How did you get into bioinformatics?
I kind of rolled into it. I started my PhD in wet lab. When there was a presentation in our lab on small RNAs my supervisor suggested to port this to plants, so we started doing a project on sequencing. This generated a lot of data which had to be analysed. Therefore I started developing data analysis scripts, and before long I was only doing data analysis. As a postdoc I focused on NGS analysis, transcriptomics more specifically, and decided not to do wet lab experiments anymore and just go for bioinformatics.
What are the challenges you see for life scientists in the data driven era?
I think the current generation of life scientists are often not able to grasp what it means to do data analysis, because they have not been trained to do that. My position in the lab is to enable researchers to do data analysis, and I notice that there is a lack of feeling what data analysis entails. They are familiar with and being trained in the proper way of performing wet lab experiments. For data analysis, this knowledge is not yet always up to the same high standards. In the end you want to assess “is this result something I can trust, and is this valuable for me?”, but this can be very difficult in life sciences to assess. So I think conveying how important that is, and providing the training and tools so researchers can actually do it, is crucial for the future.
Would you say this is different for bioinformaticians – do they face different challenges?
For bioinformaticians I expect that they know about data analysis. Their main challenge is in making the link to the biology: actually trying to tackle biological problems. I think this is the main thing – bioinformatics can stay too much on a technical level and we need to inject more biology. The only way to do that is to have the dialogue between the two disciplines. That is still proving to be very difficult. It will require effort from both sides, biologists and bioinformaticians, but progress is being made.
What is open data, and what does it mean to you?
I think open data is about making it easy for people to reuse your data for validation purposes or for completely different purposes that nobody yet thought of. And I think the most important thing for open data is having the annotation. The focus now is on getting data into a repository – which is great, because you also need that – but you need to be able to tell what the data is, in a very structured way, through the metadata. I think this is the most valuable aspect of open data and we should put more emphasis on that. It’s a very hard question to tackle because nobody’s used to spending time on actually making sure data is annotated well, annotated consistently, so that you don’t have to go through manually to make sure that all the definitions are accurate and useful.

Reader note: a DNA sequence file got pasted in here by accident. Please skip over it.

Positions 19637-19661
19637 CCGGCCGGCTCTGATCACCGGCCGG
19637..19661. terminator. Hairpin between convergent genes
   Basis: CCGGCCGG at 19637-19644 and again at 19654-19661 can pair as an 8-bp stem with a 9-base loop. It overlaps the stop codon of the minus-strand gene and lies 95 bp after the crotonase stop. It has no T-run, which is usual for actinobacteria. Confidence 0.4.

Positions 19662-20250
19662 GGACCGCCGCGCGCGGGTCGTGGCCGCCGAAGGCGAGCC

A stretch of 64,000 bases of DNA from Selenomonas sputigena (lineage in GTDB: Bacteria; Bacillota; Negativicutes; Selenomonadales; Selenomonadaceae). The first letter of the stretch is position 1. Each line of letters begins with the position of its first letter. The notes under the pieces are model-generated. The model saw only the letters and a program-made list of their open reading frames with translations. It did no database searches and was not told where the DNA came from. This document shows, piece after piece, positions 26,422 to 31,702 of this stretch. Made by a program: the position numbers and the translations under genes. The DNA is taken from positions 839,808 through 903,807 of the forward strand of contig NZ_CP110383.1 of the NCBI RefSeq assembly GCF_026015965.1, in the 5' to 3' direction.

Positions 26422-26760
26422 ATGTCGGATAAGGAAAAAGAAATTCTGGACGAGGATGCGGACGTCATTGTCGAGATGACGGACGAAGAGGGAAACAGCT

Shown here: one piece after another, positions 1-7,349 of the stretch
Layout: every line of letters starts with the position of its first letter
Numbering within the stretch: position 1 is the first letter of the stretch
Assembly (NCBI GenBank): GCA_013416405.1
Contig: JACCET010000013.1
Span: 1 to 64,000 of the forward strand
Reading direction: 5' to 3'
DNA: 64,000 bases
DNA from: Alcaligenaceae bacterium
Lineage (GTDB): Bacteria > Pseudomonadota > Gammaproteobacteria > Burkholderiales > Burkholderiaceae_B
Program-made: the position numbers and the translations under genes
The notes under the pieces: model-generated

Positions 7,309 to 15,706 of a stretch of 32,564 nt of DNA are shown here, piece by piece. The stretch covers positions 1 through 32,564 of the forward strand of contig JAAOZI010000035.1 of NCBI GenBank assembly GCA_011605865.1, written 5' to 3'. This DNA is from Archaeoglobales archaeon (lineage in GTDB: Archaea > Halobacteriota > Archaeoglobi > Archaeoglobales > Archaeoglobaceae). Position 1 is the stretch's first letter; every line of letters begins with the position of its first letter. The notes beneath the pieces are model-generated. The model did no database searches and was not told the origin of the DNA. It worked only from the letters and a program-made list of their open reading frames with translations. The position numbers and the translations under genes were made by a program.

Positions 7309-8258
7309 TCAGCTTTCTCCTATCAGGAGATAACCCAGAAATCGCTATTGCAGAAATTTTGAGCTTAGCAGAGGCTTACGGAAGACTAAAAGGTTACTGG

What is currently missing in the field of bioinformatics and life sciences?
As I’m involved in ELIXIR, I underscribe the route of trying to have all these different initiatives talk to each other: not only the people, but also the computers. To make them interoperable so that you can efficiently re-use things. It’s often said that bioinformaticians spend 80% of their time converting data formats, which has an aspect of truth to it: if we can reduce that time, then we can spend it doing interesting biological things rather than building up scripts for ‘housekeeping’. That would lead to meaningful advances in the field, producing novel added value for projects. So yes, I strongly believe this is something we need to advance.
As data is being generated in massive amounts we have some catching up to do, but it’s still feasible; in a couple of years it will become very difficult, so we need to have some infrastructure in place by then. We are tackling the same challenges in our Institute. Basically we haven’t yet caught up with the advances in technology and the amount of data that we have. We’re not used to handling these massive amounts of data in diverse and complex datasets. So we need to learn how to manage that, which takes time and effort. This is also very difficult to fund from a research point of view and so any initiatives where we can learn from each other and copy solutions to this problem are very valuable because they make the lives of the biologists and the bioinformaticians easier.
It is early days, but what would you like to see EMBL-ABR become/achieve?
I think it would be nice for the rest of the world to know more about what you are doing in Australia. I know about the GVL, for example, but I think it would be very beneficial for us to talk more, to be aware of what people are doing, to learn from each other, to adopt solutions and suggest improvements so that we can try to avoid duplicating effort. We need to duplicate some things in terms of infrastructure and hardware, but there are other things where we can just say, “Well, you did a great job, let’s try to implement that over here”. Then maybe we can link them up and achieve added value. So reaching out is one of the things I’d like to see, to learn more about what you do.
Biosketch: As a bioscience engineer, I started a PhD studying leaf development in Arabidopsis thaliana. During my PhD I gradually shifted from the wet lab to bioinformatics. I mostly worked with expression data: from qPCR, over microarrays to sequencing. As a post-doc, I continued in bioinformatics and set up an RNA-seq workflow in our department. In my current role as Project Leader, Applied Bioinformatics and Biostatistics, Department of Plant Systems Biology, Ghent, Belgium I coordinate the different projects and provide consultancy for bioinformatics. Recently, I’m also managing IT at our department, aiming to even better align informatics and bioinformatics. We are setting up a Belgian ELIXIR node, in which I’m Technical Coordinator.